In an idyllic village in south-west France, a web of lives interconnect, ready to unravel at the first touch. Alex is running from a teenage love-affair that went badly wrong at home in England. Julien, the retired village schoolmaster, is struggling with loneliness and insomnia. Pete has everything – a wife who loves him, an existence of ease and freedom – yet he’s frightened of something. Magali wants so much more than the life her parents had. And Damien’s angry with all of it.
And then through their world passes a walker, or a pilgrim, on the old Santiago de Compostela pilgrim path. He accidentally moves a rock a couple of metres and continues on his way. And by the time he has travelled a few more slow days towards Santiago, the lives of every inhabitant of this small community will be irrevocably changed.
‘The stories in the novel intersect and reflect on one another. Nothing is fixed, these are lives still being lived by people in a sensuously present locality which, like dreamers, they go beyond.’ —David Constantine
‘I was compelled: impressed by the mixture of gravity and vivacity that informs every aspect of the novel. I recognised the world it portrays and yet I learned from it too. And all spun from a capacious, fine prose that sounds the depths and resonances of its sentences with admirable clarity.’ —Rachel Cusk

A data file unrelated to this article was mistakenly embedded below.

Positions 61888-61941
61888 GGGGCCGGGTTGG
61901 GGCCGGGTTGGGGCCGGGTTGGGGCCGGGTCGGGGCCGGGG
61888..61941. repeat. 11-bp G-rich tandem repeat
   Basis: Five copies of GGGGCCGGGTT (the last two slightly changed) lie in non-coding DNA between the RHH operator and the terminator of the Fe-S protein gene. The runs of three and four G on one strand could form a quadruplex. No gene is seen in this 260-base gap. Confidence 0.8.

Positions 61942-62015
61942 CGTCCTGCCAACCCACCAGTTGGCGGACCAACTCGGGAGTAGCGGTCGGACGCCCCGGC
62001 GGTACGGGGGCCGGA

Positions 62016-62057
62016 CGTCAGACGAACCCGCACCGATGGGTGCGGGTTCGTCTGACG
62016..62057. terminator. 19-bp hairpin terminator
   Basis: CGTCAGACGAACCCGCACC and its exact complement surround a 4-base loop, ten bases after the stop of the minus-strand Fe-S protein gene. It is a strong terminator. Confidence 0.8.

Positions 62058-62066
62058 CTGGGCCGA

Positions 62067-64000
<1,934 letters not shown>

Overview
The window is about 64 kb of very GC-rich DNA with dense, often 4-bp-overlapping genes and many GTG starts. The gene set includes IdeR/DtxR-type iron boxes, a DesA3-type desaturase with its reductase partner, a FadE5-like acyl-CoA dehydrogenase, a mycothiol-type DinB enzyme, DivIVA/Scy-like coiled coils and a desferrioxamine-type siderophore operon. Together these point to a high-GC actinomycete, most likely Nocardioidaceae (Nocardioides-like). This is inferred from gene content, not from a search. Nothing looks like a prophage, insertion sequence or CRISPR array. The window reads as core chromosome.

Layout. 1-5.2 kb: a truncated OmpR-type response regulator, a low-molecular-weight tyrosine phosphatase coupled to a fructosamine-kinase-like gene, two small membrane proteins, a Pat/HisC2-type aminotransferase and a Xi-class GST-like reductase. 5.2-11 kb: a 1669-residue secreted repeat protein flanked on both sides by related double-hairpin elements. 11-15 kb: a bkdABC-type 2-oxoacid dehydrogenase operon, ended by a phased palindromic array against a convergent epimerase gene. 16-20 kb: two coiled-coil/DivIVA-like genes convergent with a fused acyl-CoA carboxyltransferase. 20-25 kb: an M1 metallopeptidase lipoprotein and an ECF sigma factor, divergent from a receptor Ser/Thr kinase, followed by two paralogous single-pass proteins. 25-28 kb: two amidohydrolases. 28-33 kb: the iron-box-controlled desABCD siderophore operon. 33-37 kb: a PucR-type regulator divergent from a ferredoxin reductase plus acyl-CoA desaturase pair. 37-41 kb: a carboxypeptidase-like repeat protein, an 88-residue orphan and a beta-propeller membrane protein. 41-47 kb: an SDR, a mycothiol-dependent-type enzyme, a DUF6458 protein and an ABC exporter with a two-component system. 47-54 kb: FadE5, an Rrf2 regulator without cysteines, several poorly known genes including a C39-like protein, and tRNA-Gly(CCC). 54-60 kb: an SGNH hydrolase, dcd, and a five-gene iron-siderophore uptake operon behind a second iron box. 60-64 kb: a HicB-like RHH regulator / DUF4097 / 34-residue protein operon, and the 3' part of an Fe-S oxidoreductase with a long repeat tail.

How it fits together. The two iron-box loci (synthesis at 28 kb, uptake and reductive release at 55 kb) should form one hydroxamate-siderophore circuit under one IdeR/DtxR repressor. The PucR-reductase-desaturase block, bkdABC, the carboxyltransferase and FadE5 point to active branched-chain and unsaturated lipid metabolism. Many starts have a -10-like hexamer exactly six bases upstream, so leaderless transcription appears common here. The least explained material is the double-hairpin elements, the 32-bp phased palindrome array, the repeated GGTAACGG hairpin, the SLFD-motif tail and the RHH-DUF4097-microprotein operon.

‘This is a morality tale, in its most satisfying guise: a commentary on the disposition of our times, its temptations and its punishments, and at the same time a book of human character, of people's needs and losses, expectations and disappointments, of their weaknesses and their fragile unexamined strengths. I recognised the world it portrays and yet I learned from it too. And all spun from a capacious, fine prose that sounds the depths and resonances of its sentences with admirable clarity.’ —Rachel Cusk
‘What a treat: at last someone has solved the problem of how to experiment, con brio, with time and form in the novel and yet keep it readable, accessible and full of heart.
(of: Little Thing)’ —Jo Shapcott
‘Susan Wicks’s prose works find haunting new shapes for the practical and emotional dilemmas specific to modern women’s lives.’ —Stephen Burt
‘She is neither naïve nor inexperienced, and yet her writing has a bloom on it. There’s a fine surprise at the act of writing itself, and what it can accomplish.’ —Helen Dunmore